The case of Dr. John Muney shows the outright injustice and immoral nature of government regulations that rob us of our individual rights to associate with one another in a peaceful manner. Next time you talk about mandated benefits on insurance, here’s a concrete example of how they violate rights. (Whether Dr. Muney is technically providing “insurance” is irrelevant.)
New York, NY – The state is trying to shut down a New York City doctor’s ambitious plan to treat uninsured patients for around $1,000 a year.
Dr. John Muney offers his patients everything from mammograms to mole removal at his AMG Medical Group clinics, which operate in all five boroughs.
“I’m trying to help uninsured people here,” he said.
His patients agree to pay $79 a month for a year in return for unlimited office visits with a $10 co-pay.
But his plan landed him in the crosshairs of the state Insurance Department, which ordered him to drop his fixed-rate plan – which it claims is equivalent to an insurance policy.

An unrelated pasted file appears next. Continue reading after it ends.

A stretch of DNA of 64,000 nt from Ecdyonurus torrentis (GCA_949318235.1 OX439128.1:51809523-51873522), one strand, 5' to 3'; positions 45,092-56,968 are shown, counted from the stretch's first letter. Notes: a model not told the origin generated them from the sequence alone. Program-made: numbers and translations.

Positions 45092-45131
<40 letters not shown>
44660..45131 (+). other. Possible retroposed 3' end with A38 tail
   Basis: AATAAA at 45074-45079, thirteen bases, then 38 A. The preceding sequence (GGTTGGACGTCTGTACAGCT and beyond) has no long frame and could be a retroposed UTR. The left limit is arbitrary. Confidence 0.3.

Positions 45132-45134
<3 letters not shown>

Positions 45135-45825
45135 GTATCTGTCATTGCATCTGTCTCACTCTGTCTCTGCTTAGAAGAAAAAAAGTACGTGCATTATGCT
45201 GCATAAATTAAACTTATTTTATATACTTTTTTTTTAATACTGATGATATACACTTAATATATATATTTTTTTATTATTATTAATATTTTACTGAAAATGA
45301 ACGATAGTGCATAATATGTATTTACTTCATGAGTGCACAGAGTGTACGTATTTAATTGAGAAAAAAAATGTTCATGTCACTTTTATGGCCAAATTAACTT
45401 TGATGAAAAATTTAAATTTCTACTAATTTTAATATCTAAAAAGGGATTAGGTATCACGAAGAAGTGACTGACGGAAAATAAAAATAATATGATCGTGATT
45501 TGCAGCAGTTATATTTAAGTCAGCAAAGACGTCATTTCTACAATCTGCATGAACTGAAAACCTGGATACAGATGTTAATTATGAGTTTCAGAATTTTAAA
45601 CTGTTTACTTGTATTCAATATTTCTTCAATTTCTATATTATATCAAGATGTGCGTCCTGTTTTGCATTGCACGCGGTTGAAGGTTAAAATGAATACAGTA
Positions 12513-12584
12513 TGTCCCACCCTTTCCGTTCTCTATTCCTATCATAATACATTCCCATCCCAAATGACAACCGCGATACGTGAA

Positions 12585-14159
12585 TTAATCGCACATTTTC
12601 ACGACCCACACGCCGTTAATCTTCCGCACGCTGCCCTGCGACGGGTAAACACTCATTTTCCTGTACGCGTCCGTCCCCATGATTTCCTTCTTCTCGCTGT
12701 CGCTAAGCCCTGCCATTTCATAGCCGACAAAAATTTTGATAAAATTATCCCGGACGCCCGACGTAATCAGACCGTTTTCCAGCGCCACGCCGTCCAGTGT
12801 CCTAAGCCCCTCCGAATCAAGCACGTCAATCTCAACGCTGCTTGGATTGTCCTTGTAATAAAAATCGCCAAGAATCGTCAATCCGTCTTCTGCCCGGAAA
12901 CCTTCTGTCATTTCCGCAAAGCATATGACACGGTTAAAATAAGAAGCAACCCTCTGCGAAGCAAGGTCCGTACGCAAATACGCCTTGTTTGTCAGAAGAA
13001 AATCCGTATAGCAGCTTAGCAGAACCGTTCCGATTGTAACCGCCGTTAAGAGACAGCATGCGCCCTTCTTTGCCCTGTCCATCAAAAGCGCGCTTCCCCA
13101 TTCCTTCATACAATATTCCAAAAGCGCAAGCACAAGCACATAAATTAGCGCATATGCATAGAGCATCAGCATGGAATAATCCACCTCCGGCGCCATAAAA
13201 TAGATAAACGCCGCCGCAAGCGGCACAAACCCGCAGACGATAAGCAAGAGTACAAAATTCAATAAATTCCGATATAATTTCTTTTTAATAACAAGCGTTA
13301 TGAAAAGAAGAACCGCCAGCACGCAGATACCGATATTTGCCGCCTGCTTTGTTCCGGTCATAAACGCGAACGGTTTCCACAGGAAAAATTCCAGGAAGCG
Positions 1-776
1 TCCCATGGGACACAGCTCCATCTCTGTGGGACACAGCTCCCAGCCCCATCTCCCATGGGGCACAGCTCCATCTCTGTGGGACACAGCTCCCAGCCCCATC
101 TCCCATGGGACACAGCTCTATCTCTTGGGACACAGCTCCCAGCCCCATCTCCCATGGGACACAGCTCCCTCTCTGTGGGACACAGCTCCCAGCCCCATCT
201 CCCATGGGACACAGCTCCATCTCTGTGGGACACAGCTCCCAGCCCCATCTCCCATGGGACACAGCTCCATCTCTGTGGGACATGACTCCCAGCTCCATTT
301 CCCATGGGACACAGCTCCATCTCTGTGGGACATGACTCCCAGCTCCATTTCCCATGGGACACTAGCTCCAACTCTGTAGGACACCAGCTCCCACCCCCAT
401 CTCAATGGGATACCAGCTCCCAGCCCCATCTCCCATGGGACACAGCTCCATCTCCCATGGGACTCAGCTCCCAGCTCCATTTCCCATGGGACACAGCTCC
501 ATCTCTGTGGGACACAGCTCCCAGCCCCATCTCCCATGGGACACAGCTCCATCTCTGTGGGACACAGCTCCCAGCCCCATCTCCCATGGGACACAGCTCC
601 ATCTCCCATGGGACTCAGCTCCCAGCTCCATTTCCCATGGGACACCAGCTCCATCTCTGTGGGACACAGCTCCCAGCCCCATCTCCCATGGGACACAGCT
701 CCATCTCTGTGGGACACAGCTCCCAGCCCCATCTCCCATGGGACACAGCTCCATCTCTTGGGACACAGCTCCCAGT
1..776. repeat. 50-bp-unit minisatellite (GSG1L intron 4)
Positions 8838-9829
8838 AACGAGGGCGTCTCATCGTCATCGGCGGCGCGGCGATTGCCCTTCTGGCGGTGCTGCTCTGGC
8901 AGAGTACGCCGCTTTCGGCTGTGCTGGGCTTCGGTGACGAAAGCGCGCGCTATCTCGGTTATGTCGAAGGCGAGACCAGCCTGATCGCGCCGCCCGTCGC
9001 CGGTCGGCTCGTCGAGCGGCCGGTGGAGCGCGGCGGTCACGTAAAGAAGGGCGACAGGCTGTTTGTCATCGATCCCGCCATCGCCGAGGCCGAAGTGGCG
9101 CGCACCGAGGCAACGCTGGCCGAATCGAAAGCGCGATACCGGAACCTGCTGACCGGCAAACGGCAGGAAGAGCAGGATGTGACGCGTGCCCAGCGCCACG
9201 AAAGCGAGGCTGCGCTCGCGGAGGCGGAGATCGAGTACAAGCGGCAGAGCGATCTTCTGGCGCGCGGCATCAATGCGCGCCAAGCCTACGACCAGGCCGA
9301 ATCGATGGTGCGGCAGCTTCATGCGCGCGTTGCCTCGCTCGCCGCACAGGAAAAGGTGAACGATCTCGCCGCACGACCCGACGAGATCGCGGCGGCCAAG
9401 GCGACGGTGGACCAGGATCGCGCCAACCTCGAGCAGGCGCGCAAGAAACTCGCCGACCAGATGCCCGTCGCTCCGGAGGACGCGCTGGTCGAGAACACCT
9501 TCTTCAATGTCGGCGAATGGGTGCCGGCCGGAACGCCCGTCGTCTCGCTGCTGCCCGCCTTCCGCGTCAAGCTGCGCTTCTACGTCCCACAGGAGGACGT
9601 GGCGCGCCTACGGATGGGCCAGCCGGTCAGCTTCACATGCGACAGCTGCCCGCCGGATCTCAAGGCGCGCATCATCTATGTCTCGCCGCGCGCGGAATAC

Just who do these government bureaucrats think they are? Here we have a physician who wants to offer his services for a price, and patients who think it’s a good deal. But apparently this is not allowed, because government authorities forbid it. What of individual rights? Here’s an other section of the article:
“I’m not doing an insurance business,” he said. “I’m just providing my services at my place during certain hours.”
He says he can afford to charge such a small amount because he doesn’t have to process mountains of paperwork and spend hours on billing.
“If they leave me alone, I can serve thousands of patients,” he said.
The state believes his plan runs afoul of the law because it promises to cover unplanned procedures – like treating a sudden ear infection – under a fixed rate. That’s something only a licensed insurance company can do.
“The law is strict on how insurance is defined,” said an Insurance Department spokesman.
Here’s another angle to explain this: insurance companies are “regulated” by government and it’d be just terrible if this up-start doctor could do this without also having to obey the authorities. And needless to say, the authorities want all the power they can get. I mean, how embarrasing would it be for them if people got the medical care they needed without the government having a hand in it to “protect consumers”?